We recently discovered that local food stamp offices in New York State are disqualifying SNAP recipients who allow non-household members to access their EBT account, if the non-household member has not been designated as an authorized representative.   These disqualifications have been upheld at the fair hearing level.

While giving your card and PIN to someone else may warrant an IPV disqualification in circumstances where there is clear and convincing evidence of fraudulent intent, at least two hearing decisions have held that the mere act of allowing someone else to use your card without appointing them as authorized representative is considered a fraudulent  offense. [5]  

We are gravely concerned about the broad implications of such a policy, which could result in innocent SNAP recipients being disqualified simply because they rely on others to shop for them.  For many disabled individuals, appointing an authorized representative is impractical or impossible if they rely on more than one person to shop for them.

We do not believe the statute or regulations authorize the disqualification of SNAP members in these instances.  We request that USDA explicitly state that allowing a non-household member access to the EBT card and PIN should not be treated as a trafficking offense, unless there is other clear and convincing evidence of fraudulent activity in connection with the card and PIN use – i.e., evidence that the household member sold or bartered the EBT benefits.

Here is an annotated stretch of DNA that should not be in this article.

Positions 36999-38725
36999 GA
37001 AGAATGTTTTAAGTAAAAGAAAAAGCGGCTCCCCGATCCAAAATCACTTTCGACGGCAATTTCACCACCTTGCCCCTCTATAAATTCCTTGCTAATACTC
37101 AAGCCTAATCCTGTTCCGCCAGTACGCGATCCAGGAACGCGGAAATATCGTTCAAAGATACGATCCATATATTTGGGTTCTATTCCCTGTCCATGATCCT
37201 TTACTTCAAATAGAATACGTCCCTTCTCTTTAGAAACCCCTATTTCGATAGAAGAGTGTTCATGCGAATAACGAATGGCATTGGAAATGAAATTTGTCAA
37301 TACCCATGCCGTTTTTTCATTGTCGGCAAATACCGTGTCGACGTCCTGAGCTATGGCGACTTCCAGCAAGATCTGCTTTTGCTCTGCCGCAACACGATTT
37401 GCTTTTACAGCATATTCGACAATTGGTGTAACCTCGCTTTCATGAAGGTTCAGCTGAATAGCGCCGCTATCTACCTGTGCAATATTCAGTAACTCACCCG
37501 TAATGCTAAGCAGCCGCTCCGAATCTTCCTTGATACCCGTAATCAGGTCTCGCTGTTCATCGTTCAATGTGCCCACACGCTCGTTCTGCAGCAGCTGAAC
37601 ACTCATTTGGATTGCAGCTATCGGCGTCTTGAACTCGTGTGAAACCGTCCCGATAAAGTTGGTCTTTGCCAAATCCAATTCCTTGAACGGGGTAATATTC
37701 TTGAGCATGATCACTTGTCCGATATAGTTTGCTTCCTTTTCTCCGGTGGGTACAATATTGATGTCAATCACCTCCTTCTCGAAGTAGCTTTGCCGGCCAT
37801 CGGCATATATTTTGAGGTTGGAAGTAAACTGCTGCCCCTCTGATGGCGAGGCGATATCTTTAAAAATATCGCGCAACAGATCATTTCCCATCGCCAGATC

3.  Clarify IPV legal standard – false or misleading statements in themselves should not serve as the basis for disqualification unless they were made for the purpose of affecting SNAP eligibility


Another systemic problem faced by low income SNAP households in New York State involves the improper disqualification of SNAP members who have provided incorrect or misleading information on their SNAP application or recertification form, or who have failed to timely report a change, but who lack fraudulent intent.

The Human Resources Administration (HRA) in New York City had been disqualifying individuals who failed to disclose that they were married, even if these individuals did not live with their spouse and the marital status in itself did not affect financial eligibility for SNAP benefits.   In response to this practice, the Urban Justice Center filed a class action lawsuit entitled Robles v. Doar in federal district court to stop the improper terminations.  As a result of the lawsuit, the New York State Office of Temporary and Disability Assistance issued a general information message (GIS) last year clarifying that false or misleading marital status information could not serve as the basis for an IPV unless there was also evidence that the false or misleading marital status was provided for the purpose of affecting SNAP eligibility. [6]